EVERYTHING YOU’VE ALWAYS WANTED by Mick Garris
It was supposed to be the night of his life: a celebration of his one hit slasher flick. But the price of admission is higher than this has-been filmmaker ever could have imagined.
THE ONE AND ONLY by J. Kenner
When he was seven, Will Underwood’s nanny told him she had the Sight. Years later, a broken heart sends him to New Orleans . . . but it’s fate that leads him to Madame Darkling’s Voodoo Emporium.
THE LAND OF SUNSHINE by Kealan Patrick Burke
Although she was mute long before the affair that nearly wrecked their marriage, her silence has tortured her husband ever since. Now he will seek out what he has lost—or be driven mad by remorse.
MECHANICAL GRATITUDE by Del James
Arnold loves his ’68 Camaro almost as much as he loves his wife, and he’s willing to do anything to protect them both—especially after hearing strange noises coming from his garage.
THE PLAYHOUSE by Bentley Little
A real-estate agent is drawn into a children’s playhouse behind an abandoned property she’s trying to sell—and finds herself strangely reluctant to leave.
Praise for Dark Screams: Volume Five
“Freeman and Chizmar’s fifth horror anthology runs the gamut from throwback horror to lyrical and heartbreaking tales. . . . This collection will satisfy.”—Publishers Weekly
“A horror fan’s dream . . . As with the rest of the series, fans of the genre should not hesitate to pick this one up.”—Examiner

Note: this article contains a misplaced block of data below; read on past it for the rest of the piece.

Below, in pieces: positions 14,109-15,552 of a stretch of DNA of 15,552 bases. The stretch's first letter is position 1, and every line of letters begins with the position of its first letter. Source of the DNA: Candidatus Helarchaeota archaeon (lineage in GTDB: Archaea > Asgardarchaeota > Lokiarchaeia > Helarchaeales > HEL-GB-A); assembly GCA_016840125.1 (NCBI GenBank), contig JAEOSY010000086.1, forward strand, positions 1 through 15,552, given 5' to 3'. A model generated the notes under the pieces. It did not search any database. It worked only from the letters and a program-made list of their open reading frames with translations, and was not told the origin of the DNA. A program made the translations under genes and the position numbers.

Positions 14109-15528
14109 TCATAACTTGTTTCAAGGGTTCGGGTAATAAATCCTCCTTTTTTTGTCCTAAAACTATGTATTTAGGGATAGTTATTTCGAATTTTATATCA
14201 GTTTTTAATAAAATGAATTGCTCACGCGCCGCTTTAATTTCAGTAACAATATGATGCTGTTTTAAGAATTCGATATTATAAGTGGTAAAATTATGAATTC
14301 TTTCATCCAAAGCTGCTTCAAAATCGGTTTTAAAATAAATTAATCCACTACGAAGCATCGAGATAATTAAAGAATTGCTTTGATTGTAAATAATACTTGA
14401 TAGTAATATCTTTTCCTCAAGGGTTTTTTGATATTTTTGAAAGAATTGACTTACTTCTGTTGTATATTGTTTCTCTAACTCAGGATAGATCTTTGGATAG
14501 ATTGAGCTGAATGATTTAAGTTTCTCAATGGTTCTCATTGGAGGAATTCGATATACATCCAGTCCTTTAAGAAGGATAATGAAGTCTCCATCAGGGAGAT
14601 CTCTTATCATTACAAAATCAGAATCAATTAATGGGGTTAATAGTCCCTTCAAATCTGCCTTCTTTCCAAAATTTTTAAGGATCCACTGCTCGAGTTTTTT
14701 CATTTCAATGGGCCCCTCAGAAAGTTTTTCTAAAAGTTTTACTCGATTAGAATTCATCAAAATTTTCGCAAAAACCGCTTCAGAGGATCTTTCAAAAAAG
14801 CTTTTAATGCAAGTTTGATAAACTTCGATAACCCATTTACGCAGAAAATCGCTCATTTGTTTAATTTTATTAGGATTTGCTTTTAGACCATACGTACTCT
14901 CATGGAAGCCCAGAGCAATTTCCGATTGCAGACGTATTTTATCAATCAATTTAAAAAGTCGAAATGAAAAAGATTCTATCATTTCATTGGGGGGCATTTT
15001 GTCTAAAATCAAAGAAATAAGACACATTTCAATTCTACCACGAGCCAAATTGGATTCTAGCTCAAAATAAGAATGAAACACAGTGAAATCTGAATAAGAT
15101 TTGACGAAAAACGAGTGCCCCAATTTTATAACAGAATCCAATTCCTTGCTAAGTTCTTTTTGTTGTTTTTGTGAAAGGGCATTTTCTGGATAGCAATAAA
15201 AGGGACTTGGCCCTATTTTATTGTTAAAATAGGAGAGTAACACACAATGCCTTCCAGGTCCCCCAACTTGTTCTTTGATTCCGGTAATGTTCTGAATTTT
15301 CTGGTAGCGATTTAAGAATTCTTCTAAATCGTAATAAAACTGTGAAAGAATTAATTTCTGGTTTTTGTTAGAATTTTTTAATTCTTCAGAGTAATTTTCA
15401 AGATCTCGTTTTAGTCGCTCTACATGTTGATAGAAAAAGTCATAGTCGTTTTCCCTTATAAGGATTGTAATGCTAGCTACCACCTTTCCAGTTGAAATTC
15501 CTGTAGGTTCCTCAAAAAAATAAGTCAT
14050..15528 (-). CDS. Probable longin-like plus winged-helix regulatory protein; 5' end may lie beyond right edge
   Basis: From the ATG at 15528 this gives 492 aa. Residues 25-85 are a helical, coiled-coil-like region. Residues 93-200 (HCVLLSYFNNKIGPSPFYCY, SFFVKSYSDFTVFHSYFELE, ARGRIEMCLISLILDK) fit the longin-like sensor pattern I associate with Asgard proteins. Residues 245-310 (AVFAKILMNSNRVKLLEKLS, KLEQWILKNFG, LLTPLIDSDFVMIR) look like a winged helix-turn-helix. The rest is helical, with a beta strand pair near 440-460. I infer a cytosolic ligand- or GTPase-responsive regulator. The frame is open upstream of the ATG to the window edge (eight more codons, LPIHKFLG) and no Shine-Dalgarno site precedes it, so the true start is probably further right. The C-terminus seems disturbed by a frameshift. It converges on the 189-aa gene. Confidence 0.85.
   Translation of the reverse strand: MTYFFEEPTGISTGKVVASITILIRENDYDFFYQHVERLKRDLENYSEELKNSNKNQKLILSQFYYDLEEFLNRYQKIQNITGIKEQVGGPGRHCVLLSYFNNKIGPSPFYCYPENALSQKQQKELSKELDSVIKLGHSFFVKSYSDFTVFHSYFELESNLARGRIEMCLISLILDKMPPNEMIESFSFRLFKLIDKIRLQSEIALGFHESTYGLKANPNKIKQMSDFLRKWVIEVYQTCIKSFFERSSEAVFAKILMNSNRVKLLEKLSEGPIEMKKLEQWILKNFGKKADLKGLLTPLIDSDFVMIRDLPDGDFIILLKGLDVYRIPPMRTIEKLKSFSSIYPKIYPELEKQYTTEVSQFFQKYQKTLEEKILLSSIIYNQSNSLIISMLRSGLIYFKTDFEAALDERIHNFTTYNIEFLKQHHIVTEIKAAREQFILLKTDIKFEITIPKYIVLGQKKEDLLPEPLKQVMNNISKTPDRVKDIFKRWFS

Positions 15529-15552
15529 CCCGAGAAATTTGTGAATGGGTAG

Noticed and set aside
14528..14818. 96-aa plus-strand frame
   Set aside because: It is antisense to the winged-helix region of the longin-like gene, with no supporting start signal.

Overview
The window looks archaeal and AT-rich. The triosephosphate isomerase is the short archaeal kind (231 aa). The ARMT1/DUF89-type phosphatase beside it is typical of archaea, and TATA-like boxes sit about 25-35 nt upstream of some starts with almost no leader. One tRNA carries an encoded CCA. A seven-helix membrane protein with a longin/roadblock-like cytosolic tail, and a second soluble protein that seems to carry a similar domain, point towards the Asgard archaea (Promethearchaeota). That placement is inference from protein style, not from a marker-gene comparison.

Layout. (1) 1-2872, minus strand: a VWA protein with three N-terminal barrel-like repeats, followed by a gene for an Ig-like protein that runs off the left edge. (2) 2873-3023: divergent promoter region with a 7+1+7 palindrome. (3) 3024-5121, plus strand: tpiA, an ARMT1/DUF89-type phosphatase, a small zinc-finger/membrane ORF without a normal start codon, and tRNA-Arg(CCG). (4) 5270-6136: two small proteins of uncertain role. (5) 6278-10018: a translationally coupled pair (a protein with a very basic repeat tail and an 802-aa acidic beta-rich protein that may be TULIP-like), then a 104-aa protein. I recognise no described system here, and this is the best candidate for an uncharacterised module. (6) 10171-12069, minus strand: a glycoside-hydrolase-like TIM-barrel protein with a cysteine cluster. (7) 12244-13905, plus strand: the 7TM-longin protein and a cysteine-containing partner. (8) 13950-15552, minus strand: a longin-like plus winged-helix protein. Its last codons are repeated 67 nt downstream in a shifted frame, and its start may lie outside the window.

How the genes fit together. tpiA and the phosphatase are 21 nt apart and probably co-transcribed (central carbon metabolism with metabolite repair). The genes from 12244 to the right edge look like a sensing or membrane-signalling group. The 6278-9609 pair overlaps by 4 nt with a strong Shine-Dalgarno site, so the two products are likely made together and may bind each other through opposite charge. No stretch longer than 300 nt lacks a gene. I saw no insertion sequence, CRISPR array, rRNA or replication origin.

“You can discover new authors and rediscover old ones, and that’s always a good thing in my book. Recommended for fans of short story collections!”—Char’s Horror Corner
“Dark Screams: Volume Five builds on the success of previous volumes, with the editors picking top-notch horror stories from old pros and new stars alike.”—Battered, Tattered, Yellowed & Creased
About the Author
Richard Chizmar is the founder, publisher, and editor of Cemetery Dance magazine and Cemetery Dance Publications. He has edited more than a dozen anthologies, including The Best of Cemetery Dance, The Earth Strikes Back, Night Visions 10, October Dreams (with Robert Morrish), and the Shivers series.
Read an Excerpt
Everything You’ve Always Wanted
It had been a long time since I’d flown first class, and I must admit that I’d missed it. But here I was, winging across a vast, arid, flyover America, bound for the bustling metropolis that was Indianapolis, wondering which came first in the English lexicon: metropolis or Indianapolis. Surely the former. I’d have to remember to Google it when I was back within Internet range.
I had never been to Indianapolis before, and for that matter, don’t think I know anyone who has. Is there a reason to visit there? Other than as a special guest at the annual MonsterThon convention, of course, which was the crown of thorns I wore this particular moribund weekend. Leaving L.A. before the landlord came sniffing around for his filthy lucre was always a good idea, and to have travel and accommodations paid for—and in first class, no less!—by a third party put the emphasis on the party.
Some time ago, I had made a little independent film, one that maybe even you have heard of (let me virtually buff my fingernails on my shirt and let them gleam in the sin of pride). Taxed was one of those exceedingly rare little horror thrillers that could have happened only before the end of the twentieth century: It cost about $400,000, was filmed with an unknown cast in Florida, got picked up and released on five hundred screens by New Century Millennial, and somehow earned a box-office gross of more than $12 million (well, that’s $12 million that New Century Millennial would admit to, so I’d bet you could add at least fifty percent and be closer to the actual gross).